The default display mode resembles a car speedometer. With the option --nautical you get a more elaborate speed and track presentation modeled after a marine navigation display.

The -speedunits option can be used to set the speed units for display; follow the keyword with knots for nautical miles per hour, kph for kilometres per hour, or mph for miles per hour. The default is miles per hour.

In the nautical mode only, --maxspeed sets the maximum on the speedometer.


cgps is a client resembling xgps, but without the pictorial satellite display and able to run on a serial terminal or terminal emulator.

The -s option prevents cgps from displaying the data coming from the daemon. This display can also be toggled with the s command.

The -m option will display your magnetic heading (as opposed to your true heading). This is a calculated value, not a measured value, and is subject to a potential error of up to two degrees in the areas for which the calculation is valid (currently Western Europe, Alaska, and Lower 48 in the USA). The formulas used are those found in the Aviation Formulary v1.43.

cgps terminates when you send it a SIGHUP or SIGINT; given default terminal settings this will happen when you type Ctrl-C at it. It will also terminate on 'q'


A client that passes gpsd data to lcdproc, turning your car computer into a very expensive and nearly feature-free GPS receiver. Currently assumes a 4x40 LCD and writes data formatted to fit that size screen. Also displays 4- or 6-character Maidenhead grid square output.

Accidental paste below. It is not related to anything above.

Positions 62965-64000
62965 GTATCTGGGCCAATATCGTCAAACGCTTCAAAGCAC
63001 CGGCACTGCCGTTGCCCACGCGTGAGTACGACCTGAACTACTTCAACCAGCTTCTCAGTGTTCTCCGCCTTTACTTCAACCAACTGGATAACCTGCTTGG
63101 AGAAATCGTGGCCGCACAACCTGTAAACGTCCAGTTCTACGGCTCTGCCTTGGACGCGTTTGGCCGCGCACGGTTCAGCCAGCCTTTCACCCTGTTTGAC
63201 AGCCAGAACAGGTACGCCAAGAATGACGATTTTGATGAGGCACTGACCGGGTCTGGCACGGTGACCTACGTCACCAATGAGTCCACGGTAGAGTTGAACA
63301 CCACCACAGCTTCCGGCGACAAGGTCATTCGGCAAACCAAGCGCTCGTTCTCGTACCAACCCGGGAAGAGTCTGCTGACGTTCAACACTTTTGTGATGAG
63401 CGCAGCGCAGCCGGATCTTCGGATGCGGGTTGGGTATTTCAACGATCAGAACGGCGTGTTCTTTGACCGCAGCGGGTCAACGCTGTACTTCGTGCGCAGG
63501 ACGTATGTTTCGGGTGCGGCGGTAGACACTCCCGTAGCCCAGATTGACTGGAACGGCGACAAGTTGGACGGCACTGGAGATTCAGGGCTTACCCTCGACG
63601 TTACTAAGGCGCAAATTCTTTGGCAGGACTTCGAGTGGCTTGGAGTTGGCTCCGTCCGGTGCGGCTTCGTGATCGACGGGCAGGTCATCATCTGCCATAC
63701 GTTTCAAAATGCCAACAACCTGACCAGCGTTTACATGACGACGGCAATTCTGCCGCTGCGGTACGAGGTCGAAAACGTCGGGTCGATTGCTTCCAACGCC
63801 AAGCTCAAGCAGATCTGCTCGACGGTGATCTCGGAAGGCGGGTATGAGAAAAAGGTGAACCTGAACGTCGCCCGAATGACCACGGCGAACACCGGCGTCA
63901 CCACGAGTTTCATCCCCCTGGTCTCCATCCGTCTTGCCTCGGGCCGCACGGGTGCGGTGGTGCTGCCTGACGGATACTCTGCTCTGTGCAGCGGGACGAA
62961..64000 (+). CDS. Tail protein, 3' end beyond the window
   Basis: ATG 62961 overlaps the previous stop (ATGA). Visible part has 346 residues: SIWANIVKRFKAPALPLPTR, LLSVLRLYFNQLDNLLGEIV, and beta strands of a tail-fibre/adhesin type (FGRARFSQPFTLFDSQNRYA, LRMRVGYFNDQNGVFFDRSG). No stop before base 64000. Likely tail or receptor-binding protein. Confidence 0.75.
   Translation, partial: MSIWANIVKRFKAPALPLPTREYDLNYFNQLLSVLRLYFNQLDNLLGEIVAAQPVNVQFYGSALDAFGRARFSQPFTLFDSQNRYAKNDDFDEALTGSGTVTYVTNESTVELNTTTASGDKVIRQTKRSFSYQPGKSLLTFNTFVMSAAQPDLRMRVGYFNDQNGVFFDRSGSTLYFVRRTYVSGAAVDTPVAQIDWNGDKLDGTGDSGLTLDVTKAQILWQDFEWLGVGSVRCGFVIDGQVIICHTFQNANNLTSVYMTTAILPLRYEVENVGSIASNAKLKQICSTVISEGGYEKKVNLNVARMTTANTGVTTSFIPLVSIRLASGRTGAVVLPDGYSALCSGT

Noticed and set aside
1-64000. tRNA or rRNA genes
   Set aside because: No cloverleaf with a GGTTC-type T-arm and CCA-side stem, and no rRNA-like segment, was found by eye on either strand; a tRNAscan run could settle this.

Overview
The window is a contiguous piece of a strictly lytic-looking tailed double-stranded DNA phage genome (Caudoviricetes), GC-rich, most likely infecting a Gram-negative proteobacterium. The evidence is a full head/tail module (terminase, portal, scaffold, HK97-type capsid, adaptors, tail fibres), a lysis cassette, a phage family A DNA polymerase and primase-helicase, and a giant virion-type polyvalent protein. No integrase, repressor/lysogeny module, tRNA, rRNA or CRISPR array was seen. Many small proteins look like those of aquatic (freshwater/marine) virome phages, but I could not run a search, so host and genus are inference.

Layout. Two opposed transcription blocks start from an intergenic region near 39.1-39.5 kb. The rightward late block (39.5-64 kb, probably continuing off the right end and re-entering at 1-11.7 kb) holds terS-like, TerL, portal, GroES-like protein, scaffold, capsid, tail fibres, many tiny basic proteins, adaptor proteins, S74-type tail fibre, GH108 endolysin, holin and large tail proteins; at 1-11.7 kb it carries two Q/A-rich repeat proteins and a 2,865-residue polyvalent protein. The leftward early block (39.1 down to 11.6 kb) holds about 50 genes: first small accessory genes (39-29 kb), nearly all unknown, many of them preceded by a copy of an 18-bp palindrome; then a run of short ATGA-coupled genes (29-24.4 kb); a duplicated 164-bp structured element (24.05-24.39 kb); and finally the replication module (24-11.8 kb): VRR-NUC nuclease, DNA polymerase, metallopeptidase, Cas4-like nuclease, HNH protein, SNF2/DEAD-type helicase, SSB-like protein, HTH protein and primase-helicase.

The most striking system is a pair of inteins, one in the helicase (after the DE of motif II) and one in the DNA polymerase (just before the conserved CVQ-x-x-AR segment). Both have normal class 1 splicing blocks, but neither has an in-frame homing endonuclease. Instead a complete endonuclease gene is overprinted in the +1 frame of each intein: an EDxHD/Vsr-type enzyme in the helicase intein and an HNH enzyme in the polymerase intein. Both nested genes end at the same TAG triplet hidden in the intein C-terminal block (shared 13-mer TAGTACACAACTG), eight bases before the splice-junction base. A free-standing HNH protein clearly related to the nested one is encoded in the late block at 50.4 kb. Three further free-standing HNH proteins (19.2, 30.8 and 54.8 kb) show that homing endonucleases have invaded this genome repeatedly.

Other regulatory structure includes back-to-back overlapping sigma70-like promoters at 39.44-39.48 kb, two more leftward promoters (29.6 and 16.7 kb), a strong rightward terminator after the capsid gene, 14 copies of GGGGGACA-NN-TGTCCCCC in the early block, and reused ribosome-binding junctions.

This program collects fixes from gpsd and logs them to standard output in GPX, an XML profile for track logging.

The output may be composed of multiple tracks. A new track is created if there's no fix for an interval specified by the -i and defaulting to 5 seconds.

The -d option tells gpxlogger to run as a daemon in background. It requires the -f option, which directs output to a specified logfile.

The -m option sets a minimum move distance in meters (it may include a fractional decimal part). Motions shorter than this will not be logged.

gpxlogger can use any of the export methods that gpsd supports. For a list of these methods, use the -l. To force the method, give the -e one of the colon-terminated method names from the -l table.

If D-Bus support is available on the host, GPSD is configured to use it, and -e dbus is specified, this program listens to DBUS broadcasts from gpsd via org.gpsd.fix.

With -e sockets, or if sockets is the method defaulted to, you may give a server-port-device specification as arguments.


This program collects fixes from gpsd and feeds them to a running instance of Google Earth for live location tracking.

The -d argument is the location of the Google Earth installation directory. If not specified, it defaults to the current directory.

If you have the free (non-subscription) version, start by running with the -i option to drop a clue in the Google Earth installation directory, as 'Open_in_Google_Earth_RT_GPS.kml', then open that file in Places (File > Open...). Run gpsd in the normal way after that.

See Also

gpsd(8), libgps(3), libgpsd(3), gpsfake(1), gpsctl(1), gpscat(1), gpsprof(1). gpspipe(1). gpsmon(1).


Remco Treffcorn, Derrick Brashear, Russ Nelson & Eric S. Raymond, Jeff Francis (cgps). Amaury Jacquot <sxpert@sxpert.org> & Petter Reinholdtsen <pere@hungry.com> (gpxlogger). Chris Kuethe <chris.kuethe@gmail.com> (gpxlogger), Chen Wei <weichen302@aol.com> (gegps & xgpsspeed), Robin Wittler <real@the-real.org> (xgpsspeed).

This manual page by Eric S. Raymond <esr@thyrsus.com>

Referenced By

gps2udp(1), gpscat(1), gpsctl(1), gpsd(8), gpsdctl(8), gpsdecode(1), gpsfake(1), gpsinit(8), gpsmon(1), gpspipe(1), gpsprof(1), libgps(3), libgpsmm(3), ntpshmmon(1), srec(5).

Explore man page connections for gps(1).

cgps(1), gegps(1), lcdgps(1), xgps(1) and xgpsspeed(1) are aliases of gps(1).

The GPSD Project GPSD Documentation 9 Aug 2004